Convertible note and SAFE financings remain the most commonly used instruments to bridge a start-up to its first preferred stock equity raise. Given the changing landscape around Series Seed and Series A rounds, in particular, a well-documented rising of the bar from VCs on “equity round ready” companies, more than ever before, start-ups are relying on these type of investment vehicles as a lifeline to raise capital for an increasingly extended period of time. The challenge for a start-up is how to rely on these vehicles, often accompanied with discounts and valuation capped rates of conversion, without giving up a disproportionate amount of equity at the ultimate conversion but, at the same time, continue to entice new investment from angels and early stage funds through the bridge phase. Some of those non-economic levers utilized by a company might include, to name a few, pro rata preemptive rights, guaranteed “major investor” status in the equity round, pre-equity round information rights, etc.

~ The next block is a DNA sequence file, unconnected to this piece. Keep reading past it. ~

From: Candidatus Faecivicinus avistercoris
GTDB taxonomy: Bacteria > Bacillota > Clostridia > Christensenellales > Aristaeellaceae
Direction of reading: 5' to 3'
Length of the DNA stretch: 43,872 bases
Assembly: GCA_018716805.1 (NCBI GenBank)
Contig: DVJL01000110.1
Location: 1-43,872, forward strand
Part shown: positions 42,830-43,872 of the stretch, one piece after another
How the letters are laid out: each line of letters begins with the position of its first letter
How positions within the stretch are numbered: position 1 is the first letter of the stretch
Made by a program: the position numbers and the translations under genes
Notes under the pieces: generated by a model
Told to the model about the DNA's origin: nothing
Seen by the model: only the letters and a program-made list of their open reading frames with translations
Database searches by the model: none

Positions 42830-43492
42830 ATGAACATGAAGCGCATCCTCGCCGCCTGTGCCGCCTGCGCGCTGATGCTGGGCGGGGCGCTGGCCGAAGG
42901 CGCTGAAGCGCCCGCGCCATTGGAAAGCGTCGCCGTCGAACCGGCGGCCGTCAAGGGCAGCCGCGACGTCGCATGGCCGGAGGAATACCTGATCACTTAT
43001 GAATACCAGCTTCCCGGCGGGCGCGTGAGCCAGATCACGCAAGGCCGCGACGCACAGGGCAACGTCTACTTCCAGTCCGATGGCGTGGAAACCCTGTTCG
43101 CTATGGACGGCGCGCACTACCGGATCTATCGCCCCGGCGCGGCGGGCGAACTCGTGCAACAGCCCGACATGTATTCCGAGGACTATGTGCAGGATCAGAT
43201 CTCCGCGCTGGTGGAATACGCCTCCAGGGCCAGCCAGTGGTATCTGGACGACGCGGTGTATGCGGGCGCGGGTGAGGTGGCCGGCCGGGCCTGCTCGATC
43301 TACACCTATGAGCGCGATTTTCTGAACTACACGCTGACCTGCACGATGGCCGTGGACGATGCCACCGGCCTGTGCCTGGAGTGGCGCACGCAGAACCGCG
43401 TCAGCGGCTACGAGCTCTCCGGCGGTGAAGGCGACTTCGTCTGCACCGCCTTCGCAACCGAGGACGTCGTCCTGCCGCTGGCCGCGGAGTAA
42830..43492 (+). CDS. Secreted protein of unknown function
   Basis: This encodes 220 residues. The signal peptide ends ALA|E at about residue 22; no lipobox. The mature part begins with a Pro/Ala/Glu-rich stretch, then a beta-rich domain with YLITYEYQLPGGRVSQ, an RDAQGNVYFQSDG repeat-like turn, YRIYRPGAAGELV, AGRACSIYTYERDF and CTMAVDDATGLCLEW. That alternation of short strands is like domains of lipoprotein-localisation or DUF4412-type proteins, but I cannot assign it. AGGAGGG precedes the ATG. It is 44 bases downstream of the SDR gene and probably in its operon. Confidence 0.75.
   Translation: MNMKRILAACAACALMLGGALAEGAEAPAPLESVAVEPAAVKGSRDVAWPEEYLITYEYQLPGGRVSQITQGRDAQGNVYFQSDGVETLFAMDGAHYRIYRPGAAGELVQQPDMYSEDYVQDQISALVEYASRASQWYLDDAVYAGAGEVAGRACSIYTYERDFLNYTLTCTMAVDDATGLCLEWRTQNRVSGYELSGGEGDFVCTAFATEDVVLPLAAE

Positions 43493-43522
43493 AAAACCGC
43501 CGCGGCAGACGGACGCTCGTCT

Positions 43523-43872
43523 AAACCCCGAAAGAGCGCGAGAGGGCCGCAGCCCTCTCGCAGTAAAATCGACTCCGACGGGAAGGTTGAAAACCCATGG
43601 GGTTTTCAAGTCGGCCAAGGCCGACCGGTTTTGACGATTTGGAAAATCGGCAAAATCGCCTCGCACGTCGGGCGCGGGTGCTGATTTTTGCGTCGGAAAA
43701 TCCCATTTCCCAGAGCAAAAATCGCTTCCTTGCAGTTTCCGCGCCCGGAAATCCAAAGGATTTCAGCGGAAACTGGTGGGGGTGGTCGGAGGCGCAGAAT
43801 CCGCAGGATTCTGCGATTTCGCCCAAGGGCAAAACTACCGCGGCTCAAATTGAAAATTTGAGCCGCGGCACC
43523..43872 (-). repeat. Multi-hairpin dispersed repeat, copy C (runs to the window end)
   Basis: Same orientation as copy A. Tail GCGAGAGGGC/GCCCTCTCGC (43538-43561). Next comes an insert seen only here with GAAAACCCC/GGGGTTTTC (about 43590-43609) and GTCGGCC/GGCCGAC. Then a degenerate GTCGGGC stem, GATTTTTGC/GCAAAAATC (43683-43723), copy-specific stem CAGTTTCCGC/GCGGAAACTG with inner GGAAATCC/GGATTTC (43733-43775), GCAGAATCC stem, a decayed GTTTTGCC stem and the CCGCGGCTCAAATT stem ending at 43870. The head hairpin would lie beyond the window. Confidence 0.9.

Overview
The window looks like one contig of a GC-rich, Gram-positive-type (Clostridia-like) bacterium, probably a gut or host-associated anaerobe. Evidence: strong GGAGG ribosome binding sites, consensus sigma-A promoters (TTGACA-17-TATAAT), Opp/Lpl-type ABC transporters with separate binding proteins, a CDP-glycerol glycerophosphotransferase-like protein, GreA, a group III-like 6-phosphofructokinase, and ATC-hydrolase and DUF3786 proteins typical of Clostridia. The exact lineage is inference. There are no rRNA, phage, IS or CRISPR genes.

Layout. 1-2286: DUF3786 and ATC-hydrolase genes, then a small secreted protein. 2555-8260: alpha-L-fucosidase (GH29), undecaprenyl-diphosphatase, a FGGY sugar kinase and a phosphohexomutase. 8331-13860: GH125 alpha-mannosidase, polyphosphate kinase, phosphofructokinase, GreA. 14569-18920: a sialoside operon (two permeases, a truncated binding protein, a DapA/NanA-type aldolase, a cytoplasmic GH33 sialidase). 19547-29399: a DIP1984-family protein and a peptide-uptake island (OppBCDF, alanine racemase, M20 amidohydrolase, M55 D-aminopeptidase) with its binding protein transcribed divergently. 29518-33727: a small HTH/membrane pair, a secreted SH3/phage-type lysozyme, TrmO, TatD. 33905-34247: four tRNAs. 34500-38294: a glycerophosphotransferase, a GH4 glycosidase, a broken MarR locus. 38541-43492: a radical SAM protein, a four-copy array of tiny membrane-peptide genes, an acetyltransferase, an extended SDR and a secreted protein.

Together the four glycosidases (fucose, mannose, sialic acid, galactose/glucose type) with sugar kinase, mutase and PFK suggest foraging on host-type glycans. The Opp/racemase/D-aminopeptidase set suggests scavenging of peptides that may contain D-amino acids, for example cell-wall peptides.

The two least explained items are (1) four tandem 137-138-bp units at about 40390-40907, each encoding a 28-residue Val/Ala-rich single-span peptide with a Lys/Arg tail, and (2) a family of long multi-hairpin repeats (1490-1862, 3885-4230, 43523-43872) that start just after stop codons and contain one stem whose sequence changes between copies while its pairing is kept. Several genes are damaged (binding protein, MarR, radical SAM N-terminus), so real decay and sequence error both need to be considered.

Accordingly, from an early investor’s perspective, there has developed an increased risk that your note will look a whole lot less favorable than the notes issued by the same company in connection with subsequent note financing rounds. To protect against that risk, I also encourage my investor clients to require inclusion of a Most Favored Nation, or MFN, provision in their note at the time of investing. If written thoughtfully, the MFN has the effect of giving investors the right to amend the terms of their existing notes to incorporate those additional rights and/or benefits (not just economic), which the company may introduce in the context of subsequent raises.
But a word of caution for you investors relying on a MFN, particularly the off-the-shelf MFN found in the form YC SAFE, if written poorly or without customization, there is a strong chance the insurance that accompanies the MFN right may be worthless. So watch out!